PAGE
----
Reflecting on odd space

November 04, 2022
Delegates for the Dakotas and Minnesota Conferences pause for a time of discussion.

By Rev. Donna Dempewolf

Ground Control to Major Tom
Ground Control to Major Tom
Take your protein pills and put your helmet on
Ground Control to Major Tom
Commencing countdown, engines on
Check ignition and may God’s love be with you.

The lyrics to David Bowie’s song “Space Oddity” have been playing and replaying in my head. Bishop David Bard sang them yesterday in the opening of his Episcopal Address, wherein he riffed on the theme of “Odd Space.”

“It’s odd to hold our 2020 episcopal elections in 2022; it’s odd to experience a denominational splintering; it’s odd to be part of a delegation for six years; it’s odd to be in-betwixt a delayed 2020 or a new 2024 General Conference; it’s odd to see 10 episcopal candidates lift one another up in prayer (amidst a political culture that tears one another down); it’s odd to recognize retired bishops two years after they retired.”

Later in the day, when we were celebrating our retired bishops, including Bishops Dyck and Ough who retired in 2020, I found myself in a reflective space. Both served the Minnesota Conference and have influenced each one of us, I imagine, with their wisdom and wit.

I was particularly struck when Bishop Dyck commented, during her mini-message, “I’ve given my entire ministry—we’ve given our entire ministries—to create a more inclusive church.” I smiled, with a tear. I am grateful to have heard her energetic preaching that called for an expanding circle. She led with a prophet’s voice. I am also grateful to have witnessed Bishop Ough’s tireless commitment to church unity. I doubt that anyone has worked harder organizationally to create space within the United Methodist Church for all people.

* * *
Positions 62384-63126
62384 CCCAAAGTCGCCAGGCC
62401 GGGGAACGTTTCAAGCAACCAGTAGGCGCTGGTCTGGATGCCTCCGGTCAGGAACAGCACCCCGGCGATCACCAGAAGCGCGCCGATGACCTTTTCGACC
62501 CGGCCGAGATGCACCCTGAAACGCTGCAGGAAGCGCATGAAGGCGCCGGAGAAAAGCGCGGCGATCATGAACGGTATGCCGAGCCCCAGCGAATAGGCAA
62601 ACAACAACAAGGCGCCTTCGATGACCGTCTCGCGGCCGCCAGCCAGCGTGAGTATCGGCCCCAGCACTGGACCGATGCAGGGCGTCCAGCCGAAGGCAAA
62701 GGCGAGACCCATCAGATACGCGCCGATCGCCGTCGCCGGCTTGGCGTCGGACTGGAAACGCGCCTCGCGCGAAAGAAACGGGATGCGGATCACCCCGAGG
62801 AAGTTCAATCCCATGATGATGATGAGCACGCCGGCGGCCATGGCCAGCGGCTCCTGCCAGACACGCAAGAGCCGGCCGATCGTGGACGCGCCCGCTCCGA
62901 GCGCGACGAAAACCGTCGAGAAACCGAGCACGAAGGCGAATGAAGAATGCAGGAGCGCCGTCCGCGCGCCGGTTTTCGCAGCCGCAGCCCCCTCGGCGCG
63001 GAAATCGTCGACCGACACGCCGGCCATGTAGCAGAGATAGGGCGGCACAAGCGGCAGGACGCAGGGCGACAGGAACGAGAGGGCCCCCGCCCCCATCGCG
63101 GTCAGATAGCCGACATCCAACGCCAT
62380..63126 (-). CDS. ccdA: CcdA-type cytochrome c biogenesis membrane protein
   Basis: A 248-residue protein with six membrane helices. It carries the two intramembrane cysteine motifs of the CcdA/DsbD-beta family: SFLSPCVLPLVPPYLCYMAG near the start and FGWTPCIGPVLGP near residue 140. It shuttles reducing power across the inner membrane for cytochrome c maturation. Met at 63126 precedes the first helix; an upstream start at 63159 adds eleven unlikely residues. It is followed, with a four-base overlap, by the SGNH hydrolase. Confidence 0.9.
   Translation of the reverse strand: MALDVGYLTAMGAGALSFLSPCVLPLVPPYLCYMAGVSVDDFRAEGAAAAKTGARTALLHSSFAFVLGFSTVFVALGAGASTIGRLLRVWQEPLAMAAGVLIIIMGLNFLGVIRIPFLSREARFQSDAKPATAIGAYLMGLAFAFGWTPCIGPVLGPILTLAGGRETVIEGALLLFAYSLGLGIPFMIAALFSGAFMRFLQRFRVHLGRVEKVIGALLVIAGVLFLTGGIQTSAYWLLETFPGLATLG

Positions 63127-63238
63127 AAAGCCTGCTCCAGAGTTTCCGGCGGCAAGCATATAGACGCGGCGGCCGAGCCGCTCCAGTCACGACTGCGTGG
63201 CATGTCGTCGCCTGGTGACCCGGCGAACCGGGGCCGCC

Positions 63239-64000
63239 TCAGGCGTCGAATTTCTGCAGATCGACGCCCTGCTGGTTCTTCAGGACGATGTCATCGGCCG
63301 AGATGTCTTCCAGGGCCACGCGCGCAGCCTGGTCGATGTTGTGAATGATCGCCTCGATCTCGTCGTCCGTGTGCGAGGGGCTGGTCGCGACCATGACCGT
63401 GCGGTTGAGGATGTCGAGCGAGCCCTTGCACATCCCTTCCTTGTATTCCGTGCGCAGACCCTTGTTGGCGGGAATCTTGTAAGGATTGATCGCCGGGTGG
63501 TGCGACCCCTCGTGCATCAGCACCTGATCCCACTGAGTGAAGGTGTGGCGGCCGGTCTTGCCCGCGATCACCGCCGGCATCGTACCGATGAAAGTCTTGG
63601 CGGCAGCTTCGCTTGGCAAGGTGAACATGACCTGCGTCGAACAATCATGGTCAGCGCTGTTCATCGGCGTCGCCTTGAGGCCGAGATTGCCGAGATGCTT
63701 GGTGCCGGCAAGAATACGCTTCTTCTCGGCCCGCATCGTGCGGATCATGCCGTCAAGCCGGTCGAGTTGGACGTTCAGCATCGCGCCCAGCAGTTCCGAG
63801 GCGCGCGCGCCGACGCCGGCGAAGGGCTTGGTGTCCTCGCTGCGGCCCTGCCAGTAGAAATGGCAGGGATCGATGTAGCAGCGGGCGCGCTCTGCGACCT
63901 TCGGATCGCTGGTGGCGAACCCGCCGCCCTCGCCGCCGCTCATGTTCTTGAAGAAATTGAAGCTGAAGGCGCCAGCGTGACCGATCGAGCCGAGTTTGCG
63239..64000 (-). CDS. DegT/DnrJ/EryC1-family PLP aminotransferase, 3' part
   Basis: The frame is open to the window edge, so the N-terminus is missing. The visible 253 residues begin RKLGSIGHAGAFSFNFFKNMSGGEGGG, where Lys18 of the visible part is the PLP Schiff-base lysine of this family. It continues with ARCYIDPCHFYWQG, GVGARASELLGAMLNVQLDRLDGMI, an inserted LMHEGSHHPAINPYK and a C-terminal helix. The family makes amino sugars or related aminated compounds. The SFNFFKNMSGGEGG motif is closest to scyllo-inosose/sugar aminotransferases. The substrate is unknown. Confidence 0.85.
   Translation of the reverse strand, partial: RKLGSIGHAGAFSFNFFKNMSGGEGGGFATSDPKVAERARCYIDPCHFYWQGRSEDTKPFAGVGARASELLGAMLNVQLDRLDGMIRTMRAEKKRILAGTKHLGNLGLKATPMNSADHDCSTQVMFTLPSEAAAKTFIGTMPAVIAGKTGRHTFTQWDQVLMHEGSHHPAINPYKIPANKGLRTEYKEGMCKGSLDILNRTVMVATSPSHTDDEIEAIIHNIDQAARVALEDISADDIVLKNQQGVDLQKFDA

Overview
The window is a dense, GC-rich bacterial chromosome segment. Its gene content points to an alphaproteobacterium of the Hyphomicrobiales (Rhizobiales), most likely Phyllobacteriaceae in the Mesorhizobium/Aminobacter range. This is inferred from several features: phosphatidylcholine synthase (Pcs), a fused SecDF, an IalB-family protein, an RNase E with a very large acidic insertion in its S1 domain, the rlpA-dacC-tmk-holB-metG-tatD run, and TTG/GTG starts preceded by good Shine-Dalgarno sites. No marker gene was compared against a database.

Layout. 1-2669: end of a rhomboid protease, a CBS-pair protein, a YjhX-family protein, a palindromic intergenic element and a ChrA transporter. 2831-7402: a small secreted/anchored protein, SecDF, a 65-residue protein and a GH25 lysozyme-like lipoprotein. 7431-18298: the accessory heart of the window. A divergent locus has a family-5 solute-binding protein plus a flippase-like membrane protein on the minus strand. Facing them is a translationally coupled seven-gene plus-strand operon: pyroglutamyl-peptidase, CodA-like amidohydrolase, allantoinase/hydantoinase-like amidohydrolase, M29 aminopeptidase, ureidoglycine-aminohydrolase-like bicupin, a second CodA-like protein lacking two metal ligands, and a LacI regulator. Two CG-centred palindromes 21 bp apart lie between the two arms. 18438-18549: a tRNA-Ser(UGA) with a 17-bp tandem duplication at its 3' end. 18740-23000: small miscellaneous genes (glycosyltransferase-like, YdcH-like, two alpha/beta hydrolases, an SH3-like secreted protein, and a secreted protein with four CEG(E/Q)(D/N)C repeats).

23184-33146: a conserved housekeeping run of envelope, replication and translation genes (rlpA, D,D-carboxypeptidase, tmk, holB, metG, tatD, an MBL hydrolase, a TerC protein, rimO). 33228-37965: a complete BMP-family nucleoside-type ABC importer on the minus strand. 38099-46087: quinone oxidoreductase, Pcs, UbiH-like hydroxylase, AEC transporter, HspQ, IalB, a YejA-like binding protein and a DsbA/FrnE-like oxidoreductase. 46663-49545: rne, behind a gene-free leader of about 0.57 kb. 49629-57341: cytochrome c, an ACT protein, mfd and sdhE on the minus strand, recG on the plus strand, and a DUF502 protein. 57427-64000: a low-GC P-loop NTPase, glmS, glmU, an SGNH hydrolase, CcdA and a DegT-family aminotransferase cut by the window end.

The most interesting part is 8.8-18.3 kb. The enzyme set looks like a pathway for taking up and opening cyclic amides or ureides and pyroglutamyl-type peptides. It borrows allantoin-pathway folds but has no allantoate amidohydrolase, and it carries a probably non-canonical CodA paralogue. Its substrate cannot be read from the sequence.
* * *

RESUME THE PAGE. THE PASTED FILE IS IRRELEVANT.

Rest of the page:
I am deeply grateful for both of them and for all clergy within our conference who have or will be retiring in the next few years. Our bishops are not the only ones who saw the biblical vision of an open and diverse table. You leave a legacy for all of us—one that is rooted in Jesus, grounded in Wesleyan theology, inclusive of all, and engaged in the work of reconciliation and justice. 

In the odd space of the retirement service, Bishops Dyck and Ough were on one side of the dais; our newly-elected bishops were on the other. My heart was filled with gratitude. Our newly-elected bishops—Kennetha Bigham-Tsai, Lanette Plambeck, and Dan Schwerin—bring a commitment to co-create beloved community, along with the organizational bandwidth to walk alongside annual conferences. It felt like a passing of the baton, with the next generation, engines on, ready to run the race set before us. 

In our emerging space as an annual conference, with a transitional table at work, with retirements of conference staff on the horizon, I am thankful that we have so many strong episcopal leaders in the North Central Jurisdiction. I am also thankful for the leadership of all of you!

Bishops Dyck and Ough—along with Bishop Bard and our conference staff—have prepared the way for the next generation to take the baton. When I look around me, I see so many leaders developed and equipped—ordained and licensed, clergy and lay. I am excited to be in this odd space with you.  

Commencing countdown, engines on
Check ignition and may God’s love be with you.

Rev. Donna Dempewolf is pastor of First UMC in Austin and is a clergy reserve delegate to the 2022 North Central Jurisdictional Conference.

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